Industrial Narrow Gauge Railways
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Briqueteries du Nord
Leers
Lille
France
 
Gauge : 600mm 
Status : Reported ceased in 2003
 
 

One of two railways operated by this company in the area of Lille.

 
(Click on images for full size picture)
Around the locality of Lille, this firm still operate two 600mm narrow gauge railways for the transport of clay. The brickworks at Leers is operated on a seasonal basis, and is only in production throughout the summer months. In 1996, 4 locos were present on the site, of which only 2 were in working.  
Although 2 of the locos had been rebuilt, and were rather lacking in character, Two locos were still in near original condition, but out of use. One was found under the the drying sheds, raised on blocks. All the locomotives here were built by Whitcomb.  
The clay pit is situated alongside the brickworks, and so the actual running line is less than 0.25km long. A second abandoned clay pit at the back of the works still has track to it, and is used, but only for dumping now.  
At the time of the visit one of the two tipping sheds was being demolished and one of the rebuilt Whitcomb locos was found inside.  
The loaded trains run around the back of the brickworks and then reverse back into a tipping shed, where the skips are emptied. The clay is moved by an underfloor conveyor and broken up by a paddle prior to being formed into bricks. the rest of the system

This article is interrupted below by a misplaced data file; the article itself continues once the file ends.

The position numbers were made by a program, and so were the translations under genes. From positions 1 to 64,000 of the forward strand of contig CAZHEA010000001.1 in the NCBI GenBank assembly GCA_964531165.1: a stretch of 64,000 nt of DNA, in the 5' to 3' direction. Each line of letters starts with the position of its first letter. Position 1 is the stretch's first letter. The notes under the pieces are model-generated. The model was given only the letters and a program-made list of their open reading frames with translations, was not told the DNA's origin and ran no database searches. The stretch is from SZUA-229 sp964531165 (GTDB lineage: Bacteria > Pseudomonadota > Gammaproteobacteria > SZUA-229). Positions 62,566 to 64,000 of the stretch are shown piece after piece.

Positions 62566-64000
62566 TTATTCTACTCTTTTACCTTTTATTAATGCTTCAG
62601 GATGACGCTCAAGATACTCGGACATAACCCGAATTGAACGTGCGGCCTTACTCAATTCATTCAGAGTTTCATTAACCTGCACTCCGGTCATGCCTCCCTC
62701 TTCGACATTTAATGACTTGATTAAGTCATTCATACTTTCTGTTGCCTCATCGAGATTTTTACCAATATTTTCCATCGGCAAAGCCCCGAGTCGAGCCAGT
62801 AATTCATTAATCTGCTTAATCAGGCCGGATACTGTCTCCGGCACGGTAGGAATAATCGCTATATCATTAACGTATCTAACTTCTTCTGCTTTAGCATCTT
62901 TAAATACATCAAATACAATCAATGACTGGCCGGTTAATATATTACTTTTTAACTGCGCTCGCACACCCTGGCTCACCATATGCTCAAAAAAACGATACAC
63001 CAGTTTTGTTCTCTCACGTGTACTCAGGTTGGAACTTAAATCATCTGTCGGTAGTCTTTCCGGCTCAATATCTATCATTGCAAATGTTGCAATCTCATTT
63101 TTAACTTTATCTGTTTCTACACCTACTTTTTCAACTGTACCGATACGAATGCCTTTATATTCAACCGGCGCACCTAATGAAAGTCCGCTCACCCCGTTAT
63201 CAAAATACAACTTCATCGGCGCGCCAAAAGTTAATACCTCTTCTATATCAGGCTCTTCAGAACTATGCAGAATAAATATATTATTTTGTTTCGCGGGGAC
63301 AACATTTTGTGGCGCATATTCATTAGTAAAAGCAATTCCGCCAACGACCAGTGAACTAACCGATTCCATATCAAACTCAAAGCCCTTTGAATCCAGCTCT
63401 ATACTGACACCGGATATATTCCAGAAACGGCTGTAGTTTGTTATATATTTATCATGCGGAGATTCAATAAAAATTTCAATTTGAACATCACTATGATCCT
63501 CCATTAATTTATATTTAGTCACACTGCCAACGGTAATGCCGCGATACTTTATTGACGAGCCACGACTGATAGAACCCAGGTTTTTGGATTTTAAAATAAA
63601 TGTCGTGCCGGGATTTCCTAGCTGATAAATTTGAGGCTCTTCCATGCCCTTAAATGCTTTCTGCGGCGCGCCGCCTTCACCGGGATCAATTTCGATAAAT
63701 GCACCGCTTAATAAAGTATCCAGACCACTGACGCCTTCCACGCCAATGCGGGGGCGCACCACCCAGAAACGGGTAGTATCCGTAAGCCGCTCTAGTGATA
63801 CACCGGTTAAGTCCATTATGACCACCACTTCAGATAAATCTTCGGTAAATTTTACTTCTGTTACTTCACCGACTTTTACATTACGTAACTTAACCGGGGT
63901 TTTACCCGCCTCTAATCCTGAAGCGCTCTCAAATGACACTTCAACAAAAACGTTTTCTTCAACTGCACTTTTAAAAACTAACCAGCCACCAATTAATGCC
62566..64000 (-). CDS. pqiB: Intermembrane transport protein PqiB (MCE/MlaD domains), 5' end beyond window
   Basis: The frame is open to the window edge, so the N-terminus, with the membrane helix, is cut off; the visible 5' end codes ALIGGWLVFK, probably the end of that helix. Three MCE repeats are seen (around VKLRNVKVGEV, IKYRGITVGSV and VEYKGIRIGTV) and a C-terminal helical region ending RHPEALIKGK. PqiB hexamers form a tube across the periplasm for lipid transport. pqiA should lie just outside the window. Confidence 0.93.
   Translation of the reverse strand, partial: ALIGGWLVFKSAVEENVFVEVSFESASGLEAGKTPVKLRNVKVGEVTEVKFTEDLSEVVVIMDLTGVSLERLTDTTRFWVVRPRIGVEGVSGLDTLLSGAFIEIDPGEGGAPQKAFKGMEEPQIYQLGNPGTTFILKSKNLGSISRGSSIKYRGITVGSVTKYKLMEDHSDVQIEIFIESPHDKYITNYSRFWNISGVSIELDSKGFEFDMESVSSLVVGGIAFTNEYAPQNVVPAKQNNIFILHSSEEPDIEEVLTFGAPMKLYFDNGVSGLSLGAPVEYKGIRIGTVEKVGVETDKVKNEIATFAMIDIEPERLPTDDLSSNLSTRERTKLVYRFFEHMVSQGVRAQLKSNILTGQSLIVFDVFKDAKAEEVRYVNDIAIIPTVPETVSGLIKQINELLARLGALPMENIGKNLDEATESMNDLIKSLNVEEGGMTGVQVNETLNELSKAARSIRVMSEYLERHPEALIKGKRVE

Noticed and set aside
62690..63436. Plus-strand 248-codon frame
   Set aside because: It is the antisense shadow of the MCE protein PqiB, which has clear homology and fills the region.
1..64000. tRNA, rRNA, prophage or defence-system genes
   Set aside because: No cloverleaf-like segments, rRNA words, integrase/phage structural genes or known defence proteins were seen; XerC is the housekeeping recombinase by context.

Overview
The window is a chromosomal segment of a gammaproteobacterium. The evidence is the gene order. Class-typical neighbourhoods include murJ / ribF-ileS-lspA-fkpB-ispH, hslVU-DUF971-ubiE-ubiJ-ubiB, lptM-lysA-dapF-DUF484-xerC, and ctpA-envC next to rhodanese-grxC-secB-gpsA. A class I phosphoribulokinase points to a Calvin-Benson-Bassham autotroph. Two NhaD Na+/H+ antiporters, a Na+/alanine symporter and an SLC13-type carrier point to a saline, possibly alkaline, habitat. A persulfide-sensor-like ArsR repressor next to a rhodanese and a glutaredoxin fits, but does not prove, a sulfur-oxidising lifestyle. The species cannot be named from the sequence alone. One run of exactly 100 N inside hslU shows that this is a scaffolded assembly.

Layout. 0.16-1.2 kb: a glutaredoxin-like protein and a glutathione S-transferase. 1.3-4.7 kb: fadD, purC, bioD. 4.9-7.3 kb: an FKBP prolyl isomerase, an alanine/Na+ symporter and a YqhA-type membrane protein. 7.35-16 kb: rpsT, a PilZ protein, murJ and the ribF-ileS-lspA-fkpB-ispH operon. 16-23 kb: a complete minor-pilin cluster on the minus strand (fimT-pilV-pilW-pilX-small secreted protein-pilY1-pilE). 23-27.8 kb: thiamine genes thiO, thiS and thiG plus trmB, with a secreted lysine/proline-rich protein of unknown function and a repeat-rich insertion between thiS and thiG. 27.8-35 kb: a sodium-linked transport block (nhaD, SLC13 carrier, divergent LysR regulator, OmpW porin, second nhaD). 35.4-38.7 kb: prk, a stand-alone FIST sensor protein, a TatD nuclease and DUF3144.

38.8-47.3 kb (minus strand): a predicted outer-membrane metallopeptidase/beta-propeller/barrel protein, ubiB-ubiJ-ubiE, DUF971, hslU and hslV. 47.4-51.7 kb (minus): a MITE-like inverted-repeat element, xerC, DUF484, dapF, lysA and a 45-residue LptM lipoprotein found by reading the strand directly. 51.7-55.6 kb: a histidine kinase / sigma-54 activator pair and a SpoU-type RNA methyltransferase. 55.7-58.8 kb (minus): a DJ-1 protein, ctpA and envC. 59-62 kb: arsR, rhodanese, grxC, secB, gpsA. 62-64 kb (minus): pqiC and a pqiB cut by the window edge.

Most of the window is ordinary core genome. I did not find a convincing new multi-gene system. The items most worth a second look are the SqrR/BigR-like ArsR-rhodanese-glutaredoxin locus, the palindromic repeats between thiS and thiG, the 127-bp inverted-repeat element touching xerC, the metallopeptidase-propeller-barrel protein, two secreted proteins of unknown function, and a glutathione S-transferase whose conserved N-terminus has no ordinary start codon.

The technology here has not changed for many years, and the newly formed bricks are manually loaded onto trolleys, and hand pushed to the drying sheds for stacking. The network of tracks around the drying sheds is physically connected to the line which runs to the clay pits, but locos appear only to be used to and from the clay pit.
There are approximately 24 drying sheds with tracks running between each one. When a drying shed is being stacked, further temporary tracks can be laid inside so the trolleys can be pushed as close as possible to the stacking area.
The rail system even extends alongside the kilns, where a double track with turning plates feeds each entrance. Once the bricks are dry, they are stacked into metal sided trolleys, and hand pushed from the drying sheds to the kiln entrance.
 
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Steve Thomason 2004
Upgraded site relaunched 1st January 2004

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